The Pontiac area is home to a wealth of heritage treasures that have endured through time to tell of our history, our culture and our traditions.
Natural Heritage: Nature’s masterpieces preserved, an abundance of lakes and rivers, historical sites…these are but a sampling of Pontiac’s outstanding natural heritage that continue to generate spontaneous exclamations of amazement from visitors.
Follow the link for more information about three 'must see' sites: Chutes Coulonge, Ottawa River and Oiseau Rock.
Built Heritage: Sites abound throughout Pontiac as testimonials to our history of land settlement. Don’t be surprised to come upon 19th century squared timber houses or brick and stone dwellings reminiscent of a more prosperous era.
To date, three structures are protected as historical monuments: Marchand Bridge (covered bridge), Bryson House and the Fort-William site.
Agricultural Heritage: Pontiac was a veritable destination for Irish and French settlers in search of farmland. Today, 278 farms occupy 11.5% of the land within municipal boundaries.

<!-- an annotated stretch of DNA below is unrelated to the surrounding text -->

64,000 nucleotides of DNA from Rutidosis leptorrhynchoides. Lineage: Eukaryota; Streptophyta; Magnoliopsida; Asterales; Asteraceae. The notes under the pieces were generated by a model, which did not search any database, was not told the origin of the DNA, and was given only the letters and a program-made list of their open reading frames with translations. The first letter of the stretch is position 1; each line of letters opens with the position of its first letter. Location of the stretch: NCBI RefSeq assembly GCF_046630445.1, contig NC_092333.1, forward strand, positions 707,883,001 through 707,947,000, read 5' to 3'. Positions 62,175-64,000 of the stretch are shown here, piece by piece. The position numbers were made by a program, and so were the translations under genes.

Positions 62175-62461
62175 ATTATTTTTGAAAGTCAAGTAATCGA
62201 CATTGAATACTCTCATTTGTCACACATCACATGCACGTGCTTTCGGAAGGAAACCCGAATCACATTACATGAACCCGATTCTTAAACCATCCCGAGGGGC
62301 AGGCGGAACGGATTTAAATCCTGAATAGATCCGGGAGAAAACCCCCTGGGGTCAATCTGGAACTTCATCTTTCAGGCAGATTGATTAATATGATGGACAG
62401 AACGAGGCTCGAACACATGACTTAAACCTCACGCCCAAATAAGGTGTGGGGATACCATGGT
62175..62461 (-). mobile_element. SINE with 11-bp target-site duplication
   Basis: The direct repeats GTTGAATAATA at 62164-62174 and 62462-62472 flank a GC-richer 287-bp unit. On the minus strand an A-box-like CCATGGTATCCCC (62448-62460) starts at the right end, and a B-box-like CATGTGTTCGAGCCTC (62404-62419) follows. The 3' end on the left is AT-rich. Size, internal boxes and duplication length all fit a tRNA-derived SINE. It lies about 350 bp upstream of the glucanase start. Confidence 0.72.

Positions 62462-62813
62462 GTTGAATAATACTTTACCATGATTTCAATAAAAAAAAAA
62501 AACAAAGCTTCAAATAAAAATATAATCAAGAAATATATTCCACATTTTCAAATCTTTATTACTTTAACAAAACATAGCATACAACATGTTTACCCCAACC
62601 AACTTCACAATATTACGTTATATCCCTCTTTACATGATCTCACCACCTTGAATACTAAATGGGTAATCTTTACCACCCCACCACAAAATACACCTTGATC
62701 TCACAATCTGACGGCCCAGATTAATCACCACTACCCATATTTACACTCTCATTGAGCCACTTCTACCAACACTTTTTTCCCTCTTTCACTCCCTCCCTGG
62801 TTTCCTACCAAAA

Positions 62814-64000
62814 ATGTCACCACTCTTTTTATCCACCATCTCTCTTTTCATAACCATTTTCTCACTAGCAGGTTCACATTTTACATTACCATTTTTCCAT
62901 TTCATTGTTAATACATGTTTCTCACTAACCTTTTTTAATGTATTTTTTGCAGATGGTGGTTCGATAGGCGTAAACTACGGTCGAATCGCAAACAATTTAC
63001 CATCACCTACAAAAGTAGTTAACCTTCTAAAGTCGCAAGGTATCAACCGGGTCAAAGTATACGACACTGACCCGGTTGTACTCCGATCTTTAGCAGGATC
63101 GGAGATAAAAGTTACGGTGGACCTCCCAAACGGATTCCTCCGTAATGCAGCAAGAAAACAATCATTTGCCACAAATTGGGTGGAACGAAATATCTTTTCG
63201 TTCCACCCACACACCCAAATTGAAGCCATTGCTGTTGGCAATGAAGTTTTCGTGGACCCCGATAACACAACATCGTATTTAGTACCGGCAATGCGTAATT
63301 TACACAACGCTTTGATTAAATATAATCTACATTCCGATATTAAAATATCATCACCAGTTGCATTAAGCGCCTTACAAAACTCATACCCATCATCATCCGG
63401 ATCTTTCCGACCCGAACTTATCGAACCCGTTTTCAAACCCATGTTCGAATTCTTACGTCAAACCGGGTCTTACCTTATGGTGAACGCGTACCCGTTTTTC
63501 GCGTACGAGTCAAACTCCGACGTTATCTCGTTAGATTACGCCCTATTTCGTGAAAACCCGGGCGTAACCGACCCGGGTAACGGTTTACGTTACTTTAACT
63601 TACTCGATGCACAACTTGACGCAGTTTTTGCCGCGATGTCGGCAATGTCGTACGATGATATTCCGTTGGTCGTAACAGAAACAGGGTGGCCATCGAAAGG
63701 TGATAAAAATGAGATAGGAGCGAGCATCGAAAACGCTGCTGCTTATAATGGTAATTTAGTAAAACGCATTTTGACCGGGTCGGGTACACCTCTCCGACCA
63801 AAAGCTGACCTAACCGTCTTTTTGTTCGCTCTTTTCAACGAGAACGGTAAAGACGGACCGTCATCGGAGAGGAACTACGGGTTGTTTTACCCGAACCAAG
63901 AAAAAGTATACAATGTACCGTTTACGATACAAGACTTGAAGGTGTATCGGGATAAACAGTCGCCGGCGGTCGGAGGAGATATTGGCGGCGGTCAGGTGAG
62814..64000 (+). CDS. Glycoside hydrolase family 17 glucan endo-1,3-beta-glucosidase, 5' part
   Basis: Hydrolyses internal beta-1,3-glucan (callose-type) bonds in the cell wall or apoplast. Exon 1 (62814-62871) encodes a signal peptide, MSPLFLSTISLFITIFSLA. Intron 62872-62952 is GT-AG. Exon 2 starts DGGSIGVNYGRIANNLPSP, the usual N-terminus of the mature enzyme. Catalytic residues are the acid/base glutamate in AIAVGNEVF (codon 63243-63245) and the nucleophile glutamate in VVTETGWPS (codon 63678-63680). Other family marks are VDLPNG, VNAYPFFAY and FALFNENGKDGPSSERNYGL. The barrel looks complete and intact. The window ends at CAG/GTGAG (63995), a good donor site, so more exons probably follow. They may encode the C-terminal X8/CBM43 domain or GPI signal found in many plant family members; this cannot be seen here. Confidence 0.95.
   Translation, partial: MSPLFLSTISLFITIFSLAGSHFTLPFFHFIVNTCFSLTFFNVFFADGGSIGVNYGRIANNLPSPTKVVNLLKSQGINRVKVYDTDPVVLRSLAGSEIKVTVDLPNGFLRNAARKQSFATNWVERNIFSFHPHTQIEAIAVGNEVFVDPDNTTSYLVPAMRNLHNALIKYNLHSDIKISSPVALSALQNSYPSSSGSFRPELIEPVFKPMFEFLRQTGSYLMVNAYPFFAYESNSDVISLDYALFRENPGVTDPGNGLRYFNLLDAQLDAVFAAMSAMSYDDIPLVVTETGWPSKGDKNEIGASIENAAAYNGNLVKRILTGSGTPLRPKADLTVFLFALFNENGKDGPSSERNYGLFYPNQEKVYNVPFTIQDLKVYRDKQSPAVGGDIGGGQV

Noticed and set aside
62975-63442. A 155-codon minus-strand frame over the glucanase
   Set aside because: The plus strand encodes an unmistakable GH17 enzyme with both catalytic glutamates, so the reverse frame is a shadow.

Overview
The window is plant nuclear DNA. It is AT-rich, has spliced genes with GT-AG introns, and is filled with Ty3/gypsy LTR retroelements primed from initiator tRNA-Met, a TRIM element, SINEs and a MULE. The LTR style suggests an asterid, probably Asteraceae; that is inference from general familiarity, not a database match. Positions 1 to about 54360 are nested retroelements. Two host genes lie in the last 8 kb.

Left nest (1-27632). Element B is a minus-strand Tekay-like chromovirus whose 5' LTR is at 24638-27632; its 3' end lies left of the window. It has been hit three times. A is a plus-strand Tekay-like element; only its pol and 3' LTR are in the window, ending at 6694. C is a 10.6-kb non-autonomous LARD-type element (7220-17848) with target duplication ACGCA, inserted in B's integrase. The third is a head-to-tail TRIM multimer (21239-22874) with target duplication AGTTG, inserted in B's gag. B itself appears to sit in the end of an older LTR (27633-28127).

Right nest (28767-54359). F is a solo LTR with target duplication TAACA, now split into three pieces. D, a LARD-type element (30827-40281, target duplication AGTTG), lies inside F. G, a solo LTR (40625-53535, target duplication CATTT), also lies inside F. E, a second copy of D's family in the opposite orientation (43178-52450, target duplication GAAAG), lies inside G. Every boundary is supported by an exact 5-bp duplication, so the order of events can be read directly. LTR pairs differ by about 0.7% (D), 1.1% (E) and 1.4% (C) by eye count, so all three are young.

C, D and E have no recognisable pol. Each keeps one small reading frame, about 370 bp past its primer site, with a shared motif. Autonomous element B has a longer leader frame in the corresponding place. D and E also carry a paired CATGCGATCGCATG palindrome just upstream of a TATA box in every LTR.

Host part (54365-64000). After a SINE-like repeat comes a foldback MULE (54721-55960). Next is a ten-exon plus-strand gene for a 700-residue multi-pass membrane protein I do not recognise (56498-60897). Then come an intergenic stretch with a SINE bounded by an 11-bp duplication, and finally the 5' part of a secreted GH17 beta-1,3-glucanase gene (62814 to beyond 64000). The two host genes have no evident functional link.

We celebrate our agricultural heritage every Labour Day weekend when thousands come to the Shawville Fair, one of the largest farming exhibitions in Quebec.
Industrial Heritage: Since the 19th century, industrialisation shaped the history and landscape of Pontiac. Visible in some places from highway 148, motorists will notice the hill formed by the extraction of iron minerals from the Bristol mine. Cyclists travelling on the PPJ bicycle path now ride the former rail way that carried Pontiac Pacific Junction (PPJ) passengers between 1880 and 1958. Boaters venturing by canoe, kayak or boat will come upon several dams throughout Pontiac such as at Bryson and Portage-du-Fort on the Ottawa River and Waltham on the Black River. Going through the villages, travellers interested in industrial heritage can discover such evidence as remnants of an old flour mill, a former pulp and paper mill, sawmill and several industrial farm buildings.
Sacred Heritage: More than 60 churches within a range of 11 denominations bear witness to the cultural and religious diversity characteristic of Pontiac. In fact, Pontiac has the greatest number of churches per capita than elsewhere in Quebec. Annually, in October, several of these open their doors to welcome visitors with concerts, exhibits and other activities.